X rays are absorbed by a substance when they strike electrons in the atoms of the substance. The number of electrons in an atom equals its atomic number (see ATOM [The atomic number]). Therefore, substances that have atoms of a high atomic number generally absorb more X rays than do substances with atoms of a low atomic number. Lead, which has an atomic number of 82, absorbs more X rays than most substances do. It is often used to make X-ray shields. Beryllium, which has an atomic number of 4, absorbs relatively few X rays. X-ray absorption also depends on the density of the substance and on other complex factors. High-density substances absorb more X rays than do low-density substances.
If the X rays absorbed by a substance have enough energy, they knock electrons out of the atoms of the substance. Whenever an electrically neutral atom gains or loses electrons, it becomes an electrically charged particle called an ion. This process is called ionization. Ionization causes the many kinds of biological, chemical, and physical changes that make X rays both useful and dangerous.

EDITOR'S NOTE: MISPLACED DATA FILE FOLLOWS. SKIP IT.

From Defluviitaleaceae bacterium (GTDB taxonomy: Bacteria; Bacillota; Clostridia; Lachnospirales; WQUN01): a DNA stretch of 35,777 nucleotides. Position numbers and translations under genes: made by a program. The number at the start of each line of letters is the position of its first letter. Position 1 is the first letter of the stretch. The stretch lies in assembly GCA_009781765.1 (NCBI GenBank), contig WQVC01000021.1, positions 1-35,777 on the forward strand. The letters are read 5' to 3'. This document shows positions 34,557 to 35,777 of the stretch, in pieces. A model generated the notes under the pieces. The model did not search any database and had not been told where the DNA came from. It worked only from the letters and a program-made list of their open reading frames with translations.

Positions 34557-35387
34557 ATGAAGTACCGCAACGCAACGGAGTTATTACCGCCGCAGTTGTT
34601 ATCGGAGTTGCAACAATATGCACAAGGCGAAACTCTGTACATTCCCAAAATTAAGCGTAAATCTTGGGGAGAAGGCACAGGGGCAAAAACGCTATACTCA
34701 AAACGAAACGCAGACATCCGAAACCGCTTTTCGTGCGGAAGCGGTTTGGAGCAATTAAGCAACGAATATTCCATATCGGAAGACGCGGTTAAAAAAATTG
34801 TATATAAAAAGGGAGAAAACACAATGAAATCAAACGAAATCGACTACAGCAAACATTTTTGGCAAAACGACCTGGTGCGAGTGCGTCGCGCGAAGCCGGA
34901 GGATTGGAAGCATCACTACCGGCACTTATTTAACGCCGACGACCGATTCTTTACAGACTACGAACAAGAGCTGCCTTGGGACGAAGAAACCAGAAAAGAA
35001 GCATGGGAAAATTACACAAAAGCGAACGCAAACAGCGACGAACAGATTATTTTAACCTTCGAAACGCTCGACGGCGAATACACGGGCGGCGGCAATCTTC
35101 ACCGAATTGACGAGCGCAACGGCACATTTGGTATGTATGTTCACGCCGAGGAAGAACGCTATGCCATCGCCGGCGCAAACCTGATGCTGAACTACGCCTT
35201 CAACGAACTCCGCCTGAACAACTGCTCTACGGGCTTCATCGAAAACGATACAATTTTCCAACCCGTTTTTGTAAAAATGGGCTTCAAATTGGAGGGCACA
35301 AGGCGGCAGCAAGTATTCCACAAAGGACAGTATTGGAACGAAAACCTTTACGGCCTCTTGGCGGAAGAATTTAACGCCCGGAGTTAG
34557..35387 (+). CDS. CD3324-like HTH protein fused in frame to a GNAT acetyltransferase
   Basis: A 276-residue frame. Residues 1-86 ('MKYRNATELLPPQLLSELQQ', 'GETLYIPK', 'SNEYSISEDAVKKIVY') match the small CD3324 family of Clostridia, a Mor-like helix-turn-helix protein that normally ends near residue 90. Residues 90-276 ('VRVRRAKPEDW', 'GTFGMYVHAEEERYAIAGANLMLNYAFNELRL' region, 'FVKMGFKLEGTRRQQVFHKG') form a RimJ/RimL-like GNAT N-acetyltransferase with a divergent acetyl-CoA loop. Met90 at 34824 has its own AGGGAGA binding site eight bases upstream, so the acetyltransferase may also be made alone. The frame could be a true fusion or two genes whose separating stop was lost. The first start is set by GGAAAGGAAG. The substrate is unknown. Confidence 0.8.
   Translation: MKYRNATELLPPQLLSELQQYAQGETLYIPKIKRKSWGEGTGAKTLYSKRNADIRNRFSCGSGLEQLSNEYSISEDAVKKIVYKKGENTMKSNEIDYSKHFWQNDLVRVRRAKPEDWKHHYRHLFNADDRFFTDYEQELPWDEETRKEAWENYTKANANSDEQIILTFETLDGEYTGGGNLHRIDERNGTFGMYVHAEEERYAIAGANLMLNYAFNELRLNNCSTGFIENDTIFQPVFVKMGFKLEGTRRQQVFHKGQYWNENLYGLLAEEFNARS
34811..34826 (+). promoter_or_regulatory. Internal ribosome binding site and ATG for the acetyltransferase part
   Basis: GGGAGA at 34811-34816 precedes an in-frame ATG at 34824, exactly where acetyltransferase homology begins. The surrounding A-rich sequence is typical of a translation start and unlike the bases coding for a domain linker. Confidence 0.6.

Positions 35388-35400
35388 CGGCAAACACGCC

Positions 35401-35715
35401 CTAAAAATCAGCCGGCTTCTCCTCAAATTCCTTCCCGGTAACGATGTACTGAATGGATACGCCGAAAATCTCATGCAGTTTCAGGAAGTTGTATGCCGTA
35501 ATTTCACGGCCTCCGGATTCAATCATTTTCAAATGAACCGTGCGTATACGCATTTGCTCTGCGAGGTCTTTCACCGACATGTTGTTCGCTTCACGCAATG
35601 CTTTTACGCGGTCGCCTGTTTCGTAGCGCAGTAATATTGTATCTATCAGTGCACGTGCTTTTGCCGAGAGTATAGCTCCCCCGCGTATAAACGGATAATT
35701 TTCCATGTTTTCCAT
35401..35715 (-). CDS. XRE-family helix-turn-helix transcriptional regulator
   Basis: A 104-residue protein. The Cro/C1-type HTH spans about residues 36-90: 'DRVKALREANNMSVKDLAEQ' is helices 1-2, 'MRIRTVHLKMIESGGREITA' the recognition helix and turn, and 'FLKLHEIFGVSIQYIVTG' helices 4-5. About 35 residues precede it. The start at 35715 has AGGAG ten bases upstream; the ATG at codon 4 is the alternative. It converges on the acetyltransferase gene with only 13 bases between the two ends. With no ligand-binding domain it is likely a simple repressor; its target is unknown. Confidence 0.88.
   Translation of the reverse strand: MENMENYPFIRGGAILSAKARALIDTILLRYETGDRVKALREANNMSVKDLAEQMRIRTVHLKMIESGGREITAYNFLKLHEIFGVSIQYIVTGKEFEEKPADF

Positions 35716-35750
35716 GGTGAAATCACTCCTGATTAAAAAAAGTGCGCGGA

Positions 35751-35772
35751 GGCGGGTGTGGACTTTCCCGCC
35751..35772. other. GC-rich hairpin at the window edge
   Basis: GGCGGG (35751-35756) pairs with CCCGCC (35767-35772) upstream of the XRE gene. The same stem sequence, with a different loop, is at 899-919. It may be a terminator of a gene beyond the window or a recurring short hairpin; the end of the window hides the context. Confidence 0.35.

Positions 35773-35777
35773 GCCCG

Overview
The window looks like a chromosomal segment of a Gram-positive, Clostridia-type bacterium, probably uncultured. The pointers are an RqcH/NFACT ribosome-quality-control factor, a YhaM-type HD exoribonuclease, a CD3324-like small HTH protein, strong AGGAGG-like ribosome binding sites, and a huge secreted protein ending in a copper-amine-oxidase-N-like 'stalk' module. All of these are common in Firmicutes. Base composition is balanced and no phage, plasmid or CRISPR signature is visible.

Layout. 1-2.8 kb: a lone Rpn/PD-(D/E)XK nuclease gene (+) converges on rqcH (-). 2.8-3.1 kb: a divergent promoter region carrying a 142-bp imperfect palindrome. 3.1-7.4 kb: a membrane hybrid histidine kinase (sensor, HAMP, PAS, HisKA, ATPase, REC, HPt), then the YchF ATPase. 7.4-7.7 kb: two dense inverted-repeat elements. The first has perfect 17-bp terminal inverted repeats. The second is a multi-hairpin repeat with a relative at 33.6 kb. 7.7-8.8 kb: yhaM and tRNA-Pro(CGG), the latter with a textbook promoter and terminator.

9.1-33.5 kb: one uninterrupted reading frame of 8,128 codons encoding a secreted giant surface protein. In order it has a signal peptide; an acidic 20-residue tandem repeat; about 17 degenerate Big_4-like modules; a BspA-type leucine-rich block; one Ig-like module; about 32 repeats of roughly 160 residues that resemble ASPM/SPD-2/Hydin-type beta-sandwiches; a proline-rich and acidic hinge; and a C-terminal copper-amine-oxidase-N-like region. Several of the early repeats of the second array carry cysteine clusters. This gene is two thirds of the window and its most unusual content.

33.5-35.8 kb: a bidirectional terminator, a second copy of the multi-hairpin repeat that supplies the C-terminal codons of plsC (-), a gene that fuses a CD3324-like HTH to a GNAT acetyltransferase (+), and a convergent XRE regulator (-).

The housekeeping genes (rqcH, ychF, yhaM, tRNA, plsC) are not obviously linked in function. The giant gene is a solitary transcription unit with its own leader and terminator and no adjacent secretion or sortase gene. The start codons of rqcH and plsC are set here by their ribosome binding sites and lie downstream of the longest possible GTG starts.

How X rays are produced
X rays are produced whenever high-energy electrons suddenly give up energy. Machines produce the rays by accelerating electrons to extremely high speeds and then crashing them into a piece of solid material called a target. There, the electrons rapidly slow down because they collide with atoms in the target, and part of their energy is changed into X rays. Physicists call such X rays bremsstrahlung--from the German word for braking radiation.
Some of the high-energy electrons knock other electrons out of their normal positions in the atoms of the target. When these dislodged electrons fall back into place, or are replaced by others, other X rays may be produced. Physicists call such X rays characteristic X rays. Bremsstrahlung has a wide range of wavelengths, but each characteristic X ray has a particular wavelength, depending on the electronic structure of the atom it came from (see ATOM [How scientists study atoms]).
X rays are produced by high-vacuum X-ray tubes for many medical and industrial uses. Such tubes consist of an airtight glass container with two electrodes--one positive and one negative--sealed inside (see ELECTRODE). The cathode (negative electrode) has a small coil of wire. The anode (positive electrode) consists of a block of metal. In most X-ray tubes, the anode and cathode consist of tungsten or a similar metal that can withstand high temperatures.